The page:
When I look back at it, I didn’t really push hard enough to do contemporary things. I shied away from that because it felt like [the subjects were] nostalgic. I question that more now, even the technology, because there were some that were more technological, but a little older. I wanted to approach them with that kind of reverence [of the Dutch masters] but doing banana peels, a motorcycle helmet. Sometimes I would choose things because I thought they had a funny relationship to memento mori paintings. [The helmet] looked like it could be a skull, but it was something contemporary.

M: You did a show with Amanda Friedman at Safe Gallery. Can you speak on your contributions to the show?

PL: I made all these paintings that were based on drawings that I made between the ages of 4 to 14. I’d like to think I have more of a [stylistic] range than I did when I was 7 or 12. I was limiting myself to that. I also combined multiple drawings to make a new image and bring color in, because a lot of times they were black and white drawings, but I wouldn’t deviate from the mark-making that was in them. I’m still working that way sometimes, and I found it to be really strange—it felt like a weird time loop or something. Some of the paintings were quite large, an 8 by 10. I felt like the inner child in me was really excited to see that blown up. Within this one painting there were three different drawings: I had some guy getting eaten by a shark, I had probably drawn it when I was 5. There was one when I was 9, one when I was 14. It was a chair with a head on it and there were some arms coming out of the head. A disjointed kind of image.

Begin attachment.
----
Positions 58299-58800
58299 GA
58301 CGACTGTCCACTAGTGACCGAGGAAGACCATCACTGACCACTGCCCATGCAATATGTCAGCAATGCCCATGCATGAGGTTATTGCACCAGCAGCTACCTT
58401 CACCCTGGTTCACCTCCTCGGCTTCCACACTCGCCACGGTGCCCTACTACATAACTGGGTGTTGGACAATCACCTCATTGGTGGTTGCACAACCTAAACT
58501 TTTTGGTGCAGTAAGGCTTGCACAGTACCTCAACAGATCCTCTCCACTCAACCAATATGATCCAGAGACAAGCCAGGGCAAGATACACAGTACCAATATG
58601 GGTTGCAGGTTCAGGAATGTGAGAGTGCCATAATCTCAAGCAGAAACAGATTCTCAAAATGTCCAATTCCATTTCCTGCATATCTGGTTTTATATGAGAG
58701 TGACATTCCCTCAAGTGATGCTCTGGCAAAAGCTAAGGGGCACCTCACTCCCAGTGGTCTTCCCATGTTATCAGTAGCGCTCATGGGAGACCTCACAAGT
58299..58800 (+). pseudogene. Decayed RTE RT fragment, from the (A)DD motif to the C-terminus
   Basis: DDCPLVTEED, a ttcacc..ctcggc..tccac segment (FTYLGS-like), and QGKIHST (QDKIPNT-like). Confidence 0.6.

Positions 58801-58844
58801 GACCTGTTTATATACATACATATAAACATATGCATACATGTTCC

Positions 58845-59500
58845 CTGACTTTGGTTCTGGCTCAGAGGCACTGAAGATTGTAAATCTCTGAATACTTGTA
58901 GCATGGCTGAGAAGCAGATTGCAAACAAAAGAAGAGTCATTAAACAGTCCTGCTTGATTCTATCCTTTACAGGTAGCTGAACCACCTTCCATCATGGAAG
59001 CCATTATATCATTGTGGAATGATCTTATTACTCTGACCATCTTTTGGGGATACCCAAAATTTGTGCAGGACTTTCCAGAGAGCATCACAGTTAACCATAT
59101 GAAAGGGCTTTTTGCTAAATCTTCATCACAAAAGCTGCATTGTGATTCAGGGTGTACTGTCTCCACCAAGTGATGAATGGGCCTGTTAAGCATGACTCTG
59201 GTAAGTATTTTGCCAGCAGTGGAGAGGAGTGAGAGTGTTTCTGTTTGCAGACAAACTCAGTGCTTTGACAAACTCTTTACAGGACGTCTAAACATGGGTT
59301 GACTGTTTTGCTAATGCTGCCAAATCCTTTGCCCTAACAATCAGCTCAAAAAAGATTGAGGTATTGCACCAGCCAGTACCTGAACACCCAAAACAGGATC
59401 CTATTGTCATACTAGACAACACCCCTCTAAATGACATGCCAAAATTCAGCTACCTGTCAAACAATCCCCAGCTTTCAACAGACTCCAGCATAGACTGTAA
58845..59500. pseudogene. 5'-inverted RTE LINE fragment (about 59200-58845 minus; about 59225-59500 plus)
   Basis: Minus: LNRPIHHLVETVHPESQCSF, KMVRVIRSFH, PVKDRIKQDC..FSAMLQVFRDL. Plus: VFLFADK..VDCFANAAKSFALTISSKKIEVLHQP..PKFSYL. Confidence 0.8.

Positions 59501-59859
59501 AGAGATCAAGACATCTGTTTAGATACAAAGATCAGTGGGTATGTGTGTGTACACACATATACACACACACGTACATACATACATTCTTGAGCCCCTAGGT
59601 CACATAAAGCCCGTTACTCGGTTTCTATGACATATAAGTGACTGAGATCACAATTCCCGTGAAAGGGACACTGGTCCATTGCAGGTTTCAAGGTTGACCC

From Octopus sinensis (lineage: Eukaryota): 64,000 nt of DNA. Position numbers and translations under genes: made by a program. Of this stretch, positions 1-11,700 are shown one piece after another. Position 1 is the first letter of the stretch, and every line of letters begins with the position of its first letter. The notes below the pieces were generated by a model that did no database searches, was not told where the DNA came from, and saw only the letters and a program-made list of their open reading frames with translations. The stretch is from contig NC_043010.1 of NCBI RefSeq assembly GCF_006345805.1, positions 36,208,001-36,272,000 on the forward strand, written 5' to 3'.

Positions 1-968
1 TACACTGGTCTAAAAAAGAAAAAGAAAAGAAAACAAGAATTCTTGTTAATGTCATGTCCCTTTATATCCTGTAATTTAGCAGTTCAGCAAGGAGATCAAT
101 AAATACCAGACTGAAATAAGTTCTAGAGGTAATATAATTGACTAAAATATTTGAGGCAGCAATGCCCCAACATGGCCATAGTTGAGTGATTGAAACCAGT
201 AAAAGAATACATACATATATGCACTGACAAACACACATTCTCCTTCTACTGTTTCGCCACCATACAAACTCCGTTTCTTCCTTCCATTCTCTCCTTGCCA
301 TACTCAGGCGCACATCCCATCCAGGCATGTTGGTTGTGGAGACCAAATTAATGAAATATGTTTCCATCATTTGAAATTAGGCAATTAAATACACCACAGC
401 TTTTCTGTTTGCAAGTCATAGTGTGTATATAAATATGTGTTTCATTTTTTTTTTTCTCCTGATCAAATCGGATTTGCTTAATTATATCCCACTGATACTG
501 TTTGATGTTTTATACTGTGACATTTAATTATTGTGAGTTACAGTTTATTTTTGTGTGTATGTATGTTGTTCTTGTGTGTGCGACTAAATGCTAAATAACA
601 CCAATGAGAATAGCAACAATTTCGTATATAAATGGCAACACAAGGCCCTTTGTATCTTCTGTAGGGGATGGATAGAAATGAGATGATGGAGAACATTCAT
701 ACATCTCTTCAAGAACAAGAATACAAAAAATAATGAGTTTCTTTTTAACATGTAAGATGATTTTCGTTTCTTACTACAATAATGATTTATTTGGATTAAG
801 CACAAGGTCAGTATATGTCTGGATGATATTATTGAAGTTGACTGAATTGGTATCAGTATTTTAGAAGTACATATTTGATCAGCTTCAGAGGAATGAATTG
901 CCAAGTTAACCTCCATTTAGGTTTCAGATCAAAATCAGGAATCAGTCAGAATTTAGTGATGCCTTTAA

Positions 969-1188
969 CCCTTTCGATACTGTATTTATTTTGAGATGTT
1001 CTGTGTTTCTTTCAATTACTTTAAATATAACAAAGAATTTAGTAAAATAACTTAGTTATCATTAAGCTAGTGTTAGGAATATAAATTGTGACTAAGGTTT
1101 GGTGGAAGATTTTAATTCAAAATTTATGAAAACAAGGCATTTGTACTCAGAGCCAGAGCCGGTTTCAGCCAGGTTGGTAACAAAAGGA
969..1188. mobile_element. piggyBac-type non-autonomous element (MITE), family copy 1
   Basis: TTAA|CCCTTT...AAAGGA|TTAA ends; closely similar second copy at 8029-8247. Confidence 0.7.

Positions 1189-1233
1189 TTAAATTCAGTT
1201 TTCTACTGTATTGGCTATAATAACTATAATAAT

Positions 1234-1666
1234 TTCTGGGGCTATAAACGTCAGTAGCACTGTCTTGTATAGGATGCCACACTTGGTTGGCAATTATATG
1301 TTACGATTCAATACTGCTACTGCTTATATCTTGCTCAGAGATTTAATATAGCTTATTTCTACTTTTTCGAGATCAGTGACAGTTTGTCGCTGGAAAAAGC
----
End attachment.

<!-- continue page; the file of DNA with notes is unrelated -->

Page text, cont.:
M: When you use “found imagery” from your childhood, do you make a print or do you just look at them and copy them out?

PL: I look at them and copy them. Sometimes in the past I’ve used projectors to copy them accurately but when I want to blow up the scale exactingly there are other ways to do that. Even when I used a projector, I always spend time working on it without the projector. I mostly do it from observation of the drawing, and it’s very tedious.

M: Were you a big comics reader as a child?